go-remote (7) - Linux Manuals

go-remote: tool for managing Go source code


go - tool for managing Go source code


An import path (see go-importpath(1)) denotes a package stored in the local file system. Certain import paths also describe how to obtain the source code for the package using a revision control system.

A few common code hosting sites have special syntax:

BitBucket (Mercurial)
import "bitbucket.org/user/project"
import "bitbucket.org/user/project/sub/directory"

GitHub (Git)
import "github.com/user/project"
import "github.com/user/project/sub/directory"

Google Code Project Hosting (Git, Mercurial, Subversion)
import "code.google.com/p/project"
import "code.google.com/p/project/sub/directory"

import "code.google.com/p/project.subrepository"
import "code.google.com/p/project.subrepository/sub/directory"

Launchpad (Bazaar)

import "launchpad.net/project"
import "launchpad.net/project/series"
import "launchpad.net/project/series/sub/directory"

import "launchpad.net/~user/project/branch"
import "launchpad.net/~user/project/branch/sub/directory"

For code hosted on other servers, import paths may either be qualified with the version control type, or the go tool can dynamically fetch the import path over https/http and discover where the code resides from a <meta> tag in the HTML.

To declare the code location, an import path of the form


specifies the given repository, with or without the .vcs suffix, using the named version control system, and then the path inside that repository. The supported version control systems are:






For example,

    import "example.org/user/foo.hg"

denotes the root directory of the Mercurial repository at example.org/user/foo or foo.hg, and

    import "example.org/repo.git/foo/bar"

denotes the foo/bar directory of the Git repository at example.com/repo or repo.git.

When a version control system supports multiple protocols, each is tried in turn when downloading. For example, a Git download tries git://, then https://, then http://.

If the import path is not a known code hosting site and also lacks a version control qualifier, the go tool attempts to fetch the import over https/http and looks for a <meta> tag in the document's HTML <head>.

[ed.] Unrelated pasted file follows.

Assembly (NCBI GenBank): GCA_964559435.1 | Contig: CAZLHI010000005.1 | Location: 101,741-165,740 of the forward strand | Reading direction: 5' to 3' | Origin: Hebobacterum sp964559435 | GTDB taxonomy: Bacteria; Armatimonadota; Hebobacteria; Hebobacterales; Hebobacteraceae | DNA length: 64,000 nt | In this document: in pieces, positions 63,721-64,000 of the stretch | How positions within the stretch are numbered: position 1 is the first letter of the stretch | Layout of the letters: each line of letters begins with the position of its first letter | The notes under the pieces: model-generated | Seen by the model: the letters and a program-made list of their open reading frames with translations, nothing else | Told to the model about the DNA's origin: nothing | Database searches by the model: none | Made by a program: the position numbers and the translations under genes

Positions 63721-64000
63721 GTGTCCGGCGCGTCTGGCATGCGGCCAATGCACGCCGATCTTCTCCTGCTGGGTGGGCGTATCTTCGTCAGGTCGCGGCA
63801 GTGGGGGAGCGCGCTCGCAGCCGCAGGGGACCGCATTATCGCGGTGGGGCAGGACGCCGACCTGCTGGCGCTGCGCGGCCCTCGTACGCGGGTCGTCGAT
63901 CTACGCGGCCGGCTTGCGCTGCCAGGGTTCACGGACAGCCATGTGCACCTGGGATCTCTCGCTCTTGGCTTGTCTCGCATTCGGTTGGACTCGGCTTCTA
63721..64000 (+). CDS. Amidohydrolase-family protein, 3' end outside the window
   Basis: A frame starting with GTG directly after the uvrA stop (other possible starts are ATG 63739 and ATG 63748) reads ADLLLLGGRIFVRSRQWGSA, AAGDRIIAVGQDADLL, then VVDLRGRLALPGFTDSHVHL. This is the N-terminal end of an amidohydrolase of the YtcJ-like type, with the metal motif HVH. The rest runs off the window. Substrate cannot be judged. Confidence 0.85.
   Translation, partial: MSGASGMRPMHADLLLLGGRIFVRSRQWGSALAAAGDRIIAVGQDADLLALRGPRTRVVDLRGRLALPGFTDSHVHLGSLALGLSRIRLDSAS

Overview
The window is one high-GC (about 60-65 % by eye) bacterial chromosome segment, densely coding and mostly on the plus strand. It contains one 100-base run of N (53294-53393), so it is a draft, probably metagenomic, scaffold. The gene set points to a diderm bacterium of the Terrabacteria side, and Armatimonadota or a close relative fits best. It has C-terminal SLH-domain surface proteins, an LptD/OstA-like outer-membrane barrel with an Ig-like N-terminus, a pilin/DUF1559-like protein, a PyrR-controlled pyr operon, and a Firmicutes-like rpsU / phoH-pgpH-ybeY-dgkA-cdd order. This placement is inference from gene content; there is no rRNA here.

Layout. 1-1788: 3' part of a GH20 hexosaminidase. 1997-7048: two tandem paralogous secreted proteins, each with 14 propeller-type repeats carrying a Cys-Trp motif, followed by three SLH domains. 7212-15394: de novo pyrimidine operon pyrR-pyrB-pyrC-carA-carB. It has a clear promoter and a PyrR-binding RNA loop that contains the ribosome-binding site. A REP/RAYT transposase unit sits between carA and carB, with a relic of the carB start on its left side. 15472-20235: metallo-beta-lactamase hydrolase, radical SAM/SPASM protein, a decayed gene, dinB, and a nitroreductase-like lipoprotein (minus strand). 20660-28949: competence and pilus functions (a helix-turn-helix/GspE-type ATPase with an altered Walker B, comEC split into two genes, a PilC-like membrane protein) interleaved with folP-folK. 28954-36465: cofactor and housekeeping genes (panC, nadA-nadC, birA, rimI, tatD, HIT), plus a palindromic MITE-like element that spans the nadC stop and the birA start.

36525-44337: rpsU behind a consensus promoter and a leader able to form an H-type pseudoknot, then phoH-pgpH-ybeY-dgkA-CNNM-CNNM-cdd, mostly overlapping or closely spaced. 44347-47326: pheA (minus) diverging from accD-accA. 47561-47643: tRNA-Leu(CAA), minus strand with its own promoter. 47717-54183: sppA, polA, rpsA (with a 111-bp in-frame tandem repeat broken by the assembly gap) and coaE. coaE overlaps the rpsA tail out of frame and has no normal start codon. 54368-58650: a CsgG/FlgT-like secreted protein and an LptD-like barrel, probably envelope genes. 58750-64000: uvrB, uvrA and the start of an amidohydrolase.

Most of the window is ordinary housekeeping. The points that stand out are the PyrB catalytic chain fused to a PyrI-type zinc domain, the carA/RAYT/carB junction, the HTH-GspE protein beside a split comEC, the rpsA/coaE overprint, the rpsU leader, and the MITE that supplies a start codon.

The meta tag has the form:

    <meta name="go-import" content="import-prefix vcs repo-root">

The import-prefix is the import path corresponding to the repository root. It must be a prefix or an exact match of the package being fetched with "go get". If it's not an exact match, another http request is made at the prefix to verify the <meta> tags match.

The vcs is one of "git", "hg", "svn", etc,

The repo-root is the root of the version control system containing a scheme and not containing a .vcs qualifier.

For example,

    import "example.org/pkg/foo"

will result in the following request(s):

    https://example.org/pkg/foo?go-get=1 (preferred)
    http://example.org/pkg/foo?go-get=1  (fallback)

If that page contains the meta tag

    <meta name="go-import" content="example.org git https://code.org/r/p/exproj">

the go tool will verify that https://example.org/?go-get=1 contains the same meta tag and then git clone https://code.org/r/p/exproj into GOPATH/src/example.org.

New downloaded packages are written to the first directory listed in the GOPATH environment variable (see go-path(1)).

The go command attempts to download the version of the package appropriate for the Go release being used. See go-install(1) for more.


This manual page was written by Michael Stapelberg <stapelberg [at] debian.org>, for the Debian project (and may be used by others).